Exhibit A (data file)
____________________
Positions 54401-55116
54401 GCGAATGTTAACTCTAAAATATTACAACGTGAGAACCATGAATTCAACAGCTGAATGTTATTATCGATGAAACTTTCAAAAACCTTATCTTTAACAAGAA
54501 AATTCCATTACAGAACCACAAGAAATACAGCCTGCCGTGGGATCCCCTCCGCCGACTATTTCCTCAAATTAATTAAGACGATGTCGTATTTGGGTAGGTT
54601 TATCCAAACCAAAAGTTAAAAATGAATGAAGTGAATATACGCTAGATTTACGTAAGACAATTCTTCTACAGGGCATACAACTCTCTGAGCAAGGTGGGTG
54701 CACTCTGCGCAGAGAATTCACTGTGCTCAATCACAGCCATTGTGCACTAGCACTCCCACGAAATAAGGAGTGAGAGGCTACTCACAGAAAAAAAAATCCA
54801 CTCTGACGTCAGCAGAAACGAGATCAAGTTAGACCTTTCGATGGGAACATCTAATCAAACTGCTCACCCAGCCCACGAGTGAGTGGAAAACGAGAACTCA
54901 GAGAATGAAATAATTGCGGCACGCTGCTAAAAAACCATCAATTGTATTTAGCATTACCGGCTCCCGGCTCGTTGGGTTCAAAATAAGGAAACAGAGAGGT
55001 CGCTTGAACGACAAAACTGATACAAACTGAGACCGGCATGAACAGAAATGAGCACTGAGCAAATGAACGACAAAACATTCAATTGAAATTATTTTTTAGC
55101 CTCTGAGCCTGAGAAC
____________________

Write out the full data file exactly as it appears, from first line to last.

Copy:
Positions 54401-55116
54401 GCGAATGTTAACTCTAAAATATTACAACGTGAGAACCATGAATTCAACAGCTGAATGTTATTATCGATGAAACTTTCAAAAACCTTATCTTTAACAAGAA
54501 AATTCCATTACAGAACCACAAGAAATACAGCCTGCCGTGGGATCCCCTCCGCCGACTATTTCCTCAAATTAATTAAGACGATGTCGTATTTGGGTAGGTT
54601 TATCCAAACCAAAAGTTAAAAATGAATGAAGTGAATATACGCTAGATTTACGTAAGACAATTCTTCTACAGGGCATACAACTCTCTGAGCAAGGTGGGTG
54701 CACTCTGCGCAGAGAATTCACTGTGCTCAATCACAGCCATTGTGCACTAGCACTCCCACGAAATAAGGAGTGAGAGGCTACTCACAGAAAAAAAAATCCA
54801 CTCTGACGTCAGCAGAAACGAGATCAAGTTAGACCTTTCGATGGGAACATCTAATCAAACTGCTCACCCAGCCCACGAGTGAGTGGAAAACGAGAACTCA
54901 GAGAATGAAATAATTGCGGCACGCTGCTAAAAAACCATCAATTGTATTTAGCATTACCGGCTCCCGGCTCGTTGGGTTCAAAATAAGGAAACAGAGAGGT
55001 CGCTTGAACGACAAAACTGATACAAACTGAGACCGGCATGAACAGAAATGAGCACTGAGCAAATGAACGACAAAACATTCAATTGAAATTATTTTTTAGC
55101 CTCTGAGCCTGAGAAC